1972 Munich Olympics bombing: Israeli families boycott commemorations

Memorial dedicated to the 11 athletes murdered in Munich in 1972. Reuters

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It was September 5, 1972 during the Munich Olympics in Germany.

Eight members of the Palestinian terrorist organization Black September entered an apartment of the Israeli delegation, killing two Israeli athletes and taking nine other members of the delegation hostage, in the hope of exchanging them for 232 Palestinian prisoners.

In the end, all Israeli athletes were killed.

A bloody outcome for which the West German authorities were held partly responsible.

And the dispute between the German authorities and the families of the victims is still not settled.


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Fifty years later, the families of the eleven Israeli athletes killed during the

Munich Olympics

are not taking off, reports our correspondent in Jerusalem,

Michel Paul.

They demand a public apology for what they say are errors and lies by the German authorities.

They also demand to open all the archives of this case, and also what they consider as a fair compensation for each of the families of the victims.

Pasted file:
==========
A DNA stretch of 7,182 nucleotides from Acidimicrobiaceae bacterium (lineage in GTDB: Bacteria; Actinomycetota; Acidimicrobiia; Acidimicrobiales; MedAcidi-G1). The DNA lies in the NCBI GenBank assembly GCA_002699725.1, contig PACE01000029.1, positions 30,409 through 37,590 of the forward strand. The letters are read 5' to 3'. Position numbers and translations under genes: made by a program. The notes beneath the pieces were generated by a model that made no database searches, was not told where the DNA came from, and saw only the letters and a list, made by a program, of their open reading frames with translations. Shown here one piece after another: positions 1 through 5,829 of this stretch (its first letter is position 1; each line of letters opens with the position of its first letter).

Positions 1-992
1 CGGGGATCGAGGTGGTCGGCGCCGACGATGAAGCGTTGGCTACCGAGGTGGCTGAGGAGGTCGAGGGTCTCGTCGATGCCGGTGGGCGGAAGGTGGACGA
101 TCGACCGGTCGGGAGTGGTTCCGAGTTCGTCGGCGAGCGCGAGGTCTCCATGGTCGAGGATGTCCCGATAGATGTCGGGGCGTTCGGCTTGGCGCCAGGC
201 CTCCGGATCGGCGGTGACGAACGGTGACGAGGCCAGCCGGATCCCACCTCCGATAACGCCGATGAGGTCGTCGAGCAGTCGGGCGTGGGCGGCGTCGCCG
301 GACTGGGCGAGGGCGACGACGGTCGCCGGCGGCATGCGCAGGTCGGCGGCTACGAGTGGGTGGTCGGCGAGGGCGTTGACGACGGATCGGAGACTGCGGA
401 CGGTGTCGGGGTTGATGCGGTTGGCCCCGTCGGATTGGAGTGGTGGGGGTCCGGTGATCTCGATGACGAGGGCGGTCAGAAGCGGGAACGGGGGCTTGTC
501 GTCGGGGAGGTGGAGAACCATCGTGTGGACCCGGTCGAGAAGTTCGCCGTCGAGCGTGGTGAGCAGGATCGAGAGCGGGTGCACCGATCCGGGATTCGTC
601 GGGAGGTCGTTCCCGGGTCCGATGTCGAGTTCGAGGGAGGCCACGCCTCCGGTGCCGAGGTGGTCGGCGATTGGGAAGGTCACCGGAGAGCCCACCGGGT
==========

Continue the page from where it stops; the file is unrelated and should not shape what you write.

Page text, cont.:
According to German sources, Berlin would have offered 10 million euros, including the approximately 4.5 million already paid for the 23 direct members of the murdered athletes.

An offer described as an insult by the spokesperson for the families who at this stage declines the invitation to go to the commemorative ceremonies on September 5th.

Regrets in Bavaria

At the time, the intervention of the German security services ended with the death of all the hostages, as well as a West German policeman and five perpetrators of the attack.

In a magazine article the daily

Yediot Aharonot

affirms this weekend that the Germans have throughout this period concealed the truth, and in particular the agreement reached with the Palestinian organization: no operation on German territory in exchange for the liberation of the three captured terrorists.

Bavaria lamented on Friday that the families of the victims decided to boycott the commemorations marking the 50th anniversary of the tragedy.


We deeply regret this negative response

 ,” a spokesperson for the cabinet of Markus Söder, leader of Bavaria, who is organizing these ceremonies scheduled for September 5 in the capital of this German regional state, told AFP.

Negotiations continue to be conducted with the objective of achieving a positive outcome 

," he added.

► To read also: 

These Olympic Games which were disrupted by political events


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